How Long Do Smartphones Last?
As with any electronic device, there's a shelf life and your smartphone is no different. Granted, most smartphones today can last quite a while, and usually, most users are swapping out their old phones to boost performance, not cause the device is ‘dead'.
In fact, the average smartphone user today keeps their phone for 2 to 3 years before considering to upgrade to a new one.
Why 2 to 3 years? Well there's a set of factors that play into this lifespan beyond just a dead device, and we'll explore them below:
1. Battery Life
All batteries slowly lose their performance over time. This is a fact, and when your battery hits capacity that only gives it a few hours of charge on your phone, it may be time for an upgrade. Typically 500 charge cycles is the average after which your battery will start to deteriorate in capacity.
No surprise that this cycle roughly lines up with the 2 to 3 year timeline of how long a smartphone lasts but this battery longevity varies depending on the climate your smartphone operates in. Usually, if your smartphone is kept in moderate temperatures and isn't exposed to the harsh winter cold, this will help in extending its battery life.
2. OS Issues
As new phone operating systems (OS) are released, they are designed to be used with more advanced hardware. As a result, when you're upgrading your old phones OS, these new software features are going to take a toll on your hardware and increasingly drop the performance of your phone. This shift in computing power required ultimately forces you to upgrade to a more powerful phone that can keep your user experience flawless.
3. App Updates and Background Apps
To add to the upgrades in OS that may slow down your phone to a point where you look for a new upgrade. App updates and an increasing use of background apps can also slow down your phone.
With App updates, new and sometimes unnecessary features added to your existing apps can quickly eat up computing power on your smartphone and start to slow down your phone as a whole.
Similarly, as you install more apps, many of these are set to run in the background even when you're not using them (e.g., email apps continually checking for new messages). Though each app may only use a bit of computational power. In aggregate they can be a significant resource drain that'll slow down your phone and frustrate you.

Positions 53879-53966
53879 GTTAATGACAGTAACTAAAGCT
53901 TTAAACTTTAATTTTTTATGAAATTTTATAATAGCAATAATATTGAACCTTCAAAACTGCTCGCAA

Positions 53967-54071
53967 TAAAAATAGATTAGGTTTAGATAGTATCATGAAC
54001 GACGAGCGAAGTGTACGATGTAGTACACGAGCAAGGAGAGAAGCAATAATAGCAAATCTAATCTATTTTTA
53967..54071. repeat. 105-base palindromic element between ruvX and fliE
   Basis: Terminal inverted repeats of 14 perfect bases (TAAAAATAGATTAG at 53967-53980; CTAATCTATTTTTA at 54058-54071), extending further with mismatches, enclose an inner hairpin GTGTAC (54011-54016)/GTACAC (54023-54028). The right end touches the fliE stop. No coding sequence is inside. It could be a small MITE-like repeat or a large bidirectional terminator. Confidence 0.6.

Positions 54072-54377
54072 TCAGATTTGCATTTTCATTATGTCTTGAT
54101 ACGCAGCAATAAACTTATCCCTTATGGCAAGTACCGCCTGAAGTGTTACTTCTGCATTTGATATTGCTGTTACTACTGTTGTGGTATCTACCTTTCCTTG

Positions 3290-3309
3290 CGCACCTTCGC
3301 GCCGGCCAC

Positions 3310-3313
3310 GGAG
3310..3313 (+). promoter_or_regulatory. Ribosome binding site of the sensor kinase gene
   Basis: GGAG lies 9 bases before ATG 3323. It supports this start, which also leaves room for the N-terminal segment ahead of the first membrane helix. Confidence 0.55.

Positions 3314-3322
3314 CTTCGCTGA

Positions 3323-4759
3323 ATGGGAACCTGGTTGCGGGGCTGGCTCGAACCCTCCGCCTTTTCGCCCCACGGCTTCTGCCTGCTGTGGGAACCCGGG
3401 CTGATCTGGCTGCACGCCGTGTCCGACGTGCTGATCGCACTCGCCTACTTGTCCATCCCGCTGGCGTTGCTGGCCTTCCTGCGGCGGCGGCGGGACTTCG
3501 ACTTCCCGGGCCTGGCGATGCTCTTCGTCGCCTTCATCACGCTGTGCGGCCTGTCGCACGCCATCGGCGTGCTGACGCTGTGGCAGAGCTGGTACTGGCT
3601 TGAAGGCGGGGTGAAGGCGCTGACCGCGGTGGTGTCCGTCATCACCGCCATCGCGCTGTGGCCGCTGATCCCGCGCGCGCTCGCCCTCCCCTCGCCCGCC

4. Memory Degradation
Almost all smartphones run on flash memory known as NAND. Now as NAND memory fills up, which is generally the case as users store more data (e.g., photos) on their phone, this impacts data-writing performance. When close to full storage, the speed loss that occurs in writing and reading can be significant to the smartphones user experience.
There's an easy solve to this which is free up space on your device, but when combined with other performance issues on the phone, it can push a user to go for an upgrade instead.
5. Physical Damage
Physical damage is a no brainer when it comes to a reason for upgrading your phone. A shattered screen, for example, can render your phone unusable and the cost to repair might not differ much from the cost to upgrade to a new phone entirely. Similarly, water damage can lead to your speakers or mic not working, or completely render your phone dead.
Most of the time, smartphone shelf-life has more to do with a user looking for better performance than a smartphone being rendered entirely useless. There are many preventative measures you can use to help your smartphone last long and meet your expectations in performance:
- Use protective casings and screen protectors to prevent physical damage
- Do a regular clean-up of unused apps, and enable settings on your phone that'll do this for you (e.g., iPhones have a neat feature to uninstall unused apps based on your usage behavior)
- Remove any unnecessary photos or videos to free up storage. A pro tip here is to use free services such as Google Photos to back them up on the cloud so your device storage is freed up.
- Try not to expose your phone to extreme temperatures to help lengthen battery life. Though not an exhaustive list of reasons for why a smartphone may not last long. By doing the above, you can typically help your smartphone stretch well beyond the 2 to 3-year average.
As always, when it comes time to upgrade, you can choose to extend the life of your smartphone by sending it to us. We will sell the phone for you for the next user to enjoy.